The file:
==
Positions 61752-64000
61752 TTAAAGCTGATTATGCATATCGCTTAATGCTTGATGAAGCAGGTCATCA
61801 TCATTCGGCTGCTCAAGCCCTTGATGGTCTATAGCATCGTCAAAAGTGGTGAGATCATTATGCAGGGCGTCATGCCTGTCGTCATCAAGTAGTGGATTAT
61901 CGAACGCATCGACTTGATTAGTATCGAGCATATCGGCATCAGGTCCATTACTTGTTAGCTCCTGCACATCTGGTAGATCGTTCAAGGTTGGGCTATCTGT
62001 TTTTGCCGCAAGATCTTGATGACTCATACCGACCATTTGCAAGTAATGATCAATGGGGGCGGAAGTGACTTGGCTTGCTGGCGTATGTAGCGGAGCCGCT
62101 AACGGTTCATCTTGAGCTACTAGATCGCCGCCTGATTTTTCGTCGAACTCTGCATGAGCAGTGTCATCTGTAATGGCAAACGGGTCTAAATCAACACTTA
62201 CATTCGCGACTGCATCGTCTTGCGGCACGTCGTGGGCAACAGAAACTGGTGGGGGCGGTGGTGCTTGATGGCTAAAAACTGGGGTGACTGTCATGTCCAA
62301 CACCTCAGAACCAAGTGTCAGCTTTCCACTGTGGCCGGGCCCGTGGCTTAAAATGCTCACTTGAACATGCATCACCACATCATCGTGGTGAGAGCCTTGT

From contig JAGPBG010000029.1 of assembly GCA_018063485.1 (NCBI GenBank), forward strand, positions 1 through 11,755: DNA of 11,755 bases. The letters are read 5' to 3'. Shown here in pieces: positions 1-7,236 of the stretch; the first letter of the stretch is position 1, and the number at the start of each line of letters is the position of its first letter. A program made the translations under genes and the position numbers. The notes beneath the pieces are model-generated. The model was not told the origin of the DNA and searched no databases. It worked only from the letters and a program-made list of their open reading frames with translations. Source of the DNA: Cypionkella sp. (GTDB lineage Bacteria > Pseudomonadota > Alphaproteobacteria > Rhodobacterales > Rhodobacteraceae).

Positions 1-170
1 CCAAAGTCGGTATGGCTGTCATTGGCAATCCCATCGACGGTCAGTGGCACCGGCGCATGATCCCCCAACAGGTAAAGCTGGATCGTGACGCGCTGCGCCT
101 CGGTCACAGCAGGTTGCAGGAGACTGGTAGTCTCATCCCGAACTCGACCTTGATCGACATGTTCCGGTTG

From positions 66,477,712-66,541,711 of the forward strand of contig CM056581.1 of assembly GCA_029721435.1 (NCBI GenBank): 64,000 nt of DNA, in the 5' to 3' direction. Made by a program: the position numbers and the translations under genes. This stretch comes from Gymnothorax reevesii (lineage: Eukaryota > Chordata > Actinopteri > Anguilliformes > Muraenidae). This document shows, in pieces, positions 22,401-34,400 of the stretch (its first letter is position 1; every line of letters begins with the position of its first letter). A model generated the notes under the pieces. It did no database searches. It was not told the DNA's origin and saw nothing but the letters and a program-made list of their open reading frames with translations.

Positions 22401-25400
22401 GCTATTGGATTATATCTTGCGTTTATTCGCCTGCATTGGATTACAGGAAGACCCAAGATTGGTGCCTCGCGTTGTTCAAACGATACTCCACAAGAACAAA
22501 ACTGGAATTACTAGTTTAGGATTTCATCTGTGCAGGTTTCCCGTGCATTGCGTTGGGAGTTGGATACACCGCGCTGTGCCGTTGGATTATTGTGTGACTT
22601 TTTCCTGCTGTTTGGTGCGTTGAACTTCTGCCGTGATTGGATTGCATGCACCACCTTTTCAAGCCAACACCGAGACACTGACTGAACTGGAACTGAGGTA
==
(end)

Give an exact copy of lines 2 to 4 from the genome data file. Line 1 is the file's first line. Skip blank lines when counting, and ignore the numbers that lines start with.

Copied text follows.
61752 TTAAAGCTGATTATGCATATCGCTTAATGCTTGATGAAGCAGGTCATCA
61801 TCATTCGGCTGCTCAAGCCCTTGATGGTCTATAGCATCGTCAAAAGTGGTGAGATCATTATGCAGGGCGTCATGCCTGTCGTCATCAAGTAGTGGATTAT
61901 CGAACGCATCGACTTGATTAGTATCGAGCATATCGGCATCAGGTCCATTACTTGTTAGCTCCTGCACATCTGGTAGATCGTTCAAGGTTGGGCTATCTGT